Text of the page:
Supercars shock as car production stops
Supercars officials are adamant the Camaros will be on the grid until the end of 2025 despite GM deciding to end production of the muscle car.
The Camaro only made it’s racing debut at the opening Supercars event in Newcastle earlier in March, the first championship race for the car since 1984.
Shane van Gisbergen piloted his Camaro, which replaced Holden ZB Commodore for Red Bull Racing, to history on debut before the race victory was taken off them for a technical breach.
But on Thursday Chevrolet announced production of the sixth generation Camaro will conclude with the model year 2024.
“While we are not announcing an immediate successor today, rest assured, this is not the end of Camaro’s story,” Chevrolet vice-president Scott Bell said in a statement.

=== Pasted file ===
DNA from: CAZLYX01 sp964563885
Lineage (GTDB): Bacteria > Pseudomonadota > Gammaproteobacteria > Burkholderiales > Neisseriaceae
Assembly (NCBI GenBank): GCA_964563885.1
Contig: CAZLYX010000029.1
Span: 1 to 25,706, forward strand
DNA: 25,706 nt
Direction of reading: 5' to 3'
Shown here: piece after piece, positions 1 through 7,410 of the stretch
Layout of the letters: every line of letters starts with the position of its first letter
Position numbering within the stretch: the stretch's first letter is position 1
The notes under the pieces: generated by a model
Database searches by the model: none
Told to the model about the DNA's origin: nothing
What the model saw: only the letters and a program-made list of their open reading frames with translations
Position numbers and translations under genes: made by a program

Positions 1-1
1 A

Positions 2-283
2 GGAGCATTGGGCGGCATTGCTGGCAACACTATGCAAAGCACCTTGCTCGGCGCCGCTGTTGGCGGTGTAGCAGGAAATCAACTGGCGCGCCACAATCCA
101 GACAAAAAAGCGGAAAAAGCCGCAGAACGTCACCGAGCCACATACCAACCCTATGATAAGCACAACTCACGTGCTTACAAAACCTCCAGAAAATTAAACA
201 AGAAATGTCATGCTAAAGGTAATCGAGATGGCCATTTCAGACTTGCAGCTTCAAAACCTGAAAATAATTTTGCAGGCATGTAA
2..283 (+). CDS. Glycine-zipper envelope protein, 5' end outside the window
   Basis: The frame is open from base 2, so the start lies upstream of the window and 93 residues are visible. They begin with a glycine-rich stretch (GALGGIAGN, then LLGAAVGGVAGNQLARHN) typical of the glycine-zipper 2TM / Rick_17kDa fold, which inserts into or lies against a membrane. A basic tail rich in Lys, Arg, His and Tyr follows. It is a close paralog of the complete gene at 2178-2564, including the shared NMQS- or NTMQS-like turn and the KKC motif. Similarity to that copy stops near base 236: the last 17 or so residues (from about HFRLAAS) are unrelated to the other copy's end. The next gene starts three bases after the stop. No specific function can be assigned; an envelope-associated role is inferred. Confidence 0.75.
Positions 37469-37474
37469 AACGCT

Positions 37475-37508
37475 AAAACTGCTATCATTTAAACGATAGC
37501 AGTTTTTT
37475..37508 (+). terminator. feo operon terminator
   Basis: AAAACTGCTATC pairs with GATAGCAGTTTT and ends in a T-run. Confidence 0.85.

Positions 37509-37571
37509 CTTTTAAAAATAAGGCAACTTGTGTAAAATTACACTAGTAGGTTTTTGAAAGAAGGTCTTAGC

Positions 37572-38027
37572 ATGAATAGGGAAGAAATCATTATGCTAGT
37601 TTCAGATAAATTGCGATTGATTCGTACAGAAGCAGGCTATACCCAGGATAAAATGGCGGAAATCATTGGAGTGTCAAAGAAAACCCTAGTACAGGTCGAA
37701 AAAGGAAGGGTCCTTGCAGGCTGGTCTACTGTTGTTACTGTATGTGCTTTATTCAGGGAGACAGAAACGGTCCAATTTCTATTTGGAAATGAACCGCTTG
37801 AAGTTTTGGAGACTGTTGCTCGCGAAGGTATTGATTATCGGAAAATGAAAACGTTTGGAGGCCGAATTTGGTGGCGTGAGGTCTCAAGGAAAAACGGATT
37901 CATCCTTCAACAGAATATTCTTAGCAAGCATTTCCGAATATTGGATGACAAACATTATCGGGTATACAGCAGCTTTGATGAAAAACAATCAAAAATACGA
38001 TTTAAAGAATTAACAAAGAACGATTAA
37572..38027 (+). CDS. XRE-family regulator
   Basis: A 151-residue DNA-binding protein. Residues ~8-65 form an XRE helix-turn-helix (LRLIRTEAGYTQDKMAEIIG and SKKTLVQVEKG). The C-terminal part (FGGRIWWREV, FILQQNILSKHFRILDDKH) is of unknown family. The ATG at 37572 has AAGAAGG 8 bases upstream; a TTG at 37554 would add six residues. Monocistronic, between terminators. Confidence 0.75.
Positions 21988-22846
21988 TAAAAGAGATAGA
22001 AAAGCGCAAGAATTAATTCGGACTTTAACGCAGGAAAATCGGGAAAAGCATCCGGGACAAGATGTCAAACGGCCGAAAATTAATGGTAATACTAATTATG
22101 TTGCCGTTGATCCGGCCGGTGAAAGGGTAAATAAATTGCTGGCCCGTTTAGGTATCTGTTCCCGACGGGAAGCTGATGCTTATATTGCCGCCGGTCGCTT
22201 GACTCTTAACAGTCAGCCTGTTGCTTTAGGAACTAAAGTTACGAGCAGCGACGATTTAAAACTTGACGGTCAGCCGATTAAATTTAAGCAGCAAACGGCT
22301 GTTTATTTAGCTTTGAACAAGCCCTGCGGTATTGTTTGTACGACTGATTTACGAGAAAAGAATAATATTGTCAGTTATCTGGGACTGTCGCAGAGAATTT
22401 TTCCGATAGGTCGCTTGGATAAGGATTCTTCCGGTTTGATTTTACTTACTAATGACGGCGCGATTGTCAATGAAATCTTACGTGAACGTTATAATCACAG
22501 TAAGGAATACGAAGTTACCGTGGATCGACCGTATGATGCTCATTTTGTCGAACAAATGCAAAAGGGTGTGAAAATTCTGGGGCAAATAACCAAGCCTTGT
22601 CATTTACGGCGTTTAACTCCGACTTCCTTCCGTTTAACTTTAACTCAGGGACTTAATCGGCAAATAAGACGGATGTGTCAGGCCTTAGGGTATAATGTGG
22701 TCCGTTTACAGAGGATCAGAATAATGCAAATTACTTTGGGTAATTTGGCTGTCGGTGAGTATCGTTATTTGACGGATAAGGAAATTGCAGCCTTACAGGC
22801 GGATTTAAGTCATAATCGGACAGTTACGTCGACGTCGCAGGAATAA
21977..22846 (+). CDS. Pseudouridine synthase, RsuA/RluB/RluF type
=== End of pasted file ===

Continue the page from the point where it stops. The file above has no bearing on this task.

“Our plan is to continue to compete and win at the highest levels of auto racing.”
The current Camaro will continue to be used for racing in Supercars, NASCAR and other affiliate motorsports.
But Supercars may have to look elsewhere for a car beyond 2025.
Supercars CEO Shane Howard conceded the announcement “will have an impact on our racing product,” but that change “sometimes inevitable.”
“We will continue our strong partnership with GM into the future,” Howard said.
“GM has been an integral part of our heritage and has played a significant role in shaping Supercars to become what it is today, the greatest touring car category in the world.
“For fans, the Camaro will continue to proudly represent Chevrolet Racing in the Repco Supercars Championship until at least the end of 2025.”
The Camaro will take on the Ford Mustang at next weekend’s Melbourne SuperSprint at Albert Park.
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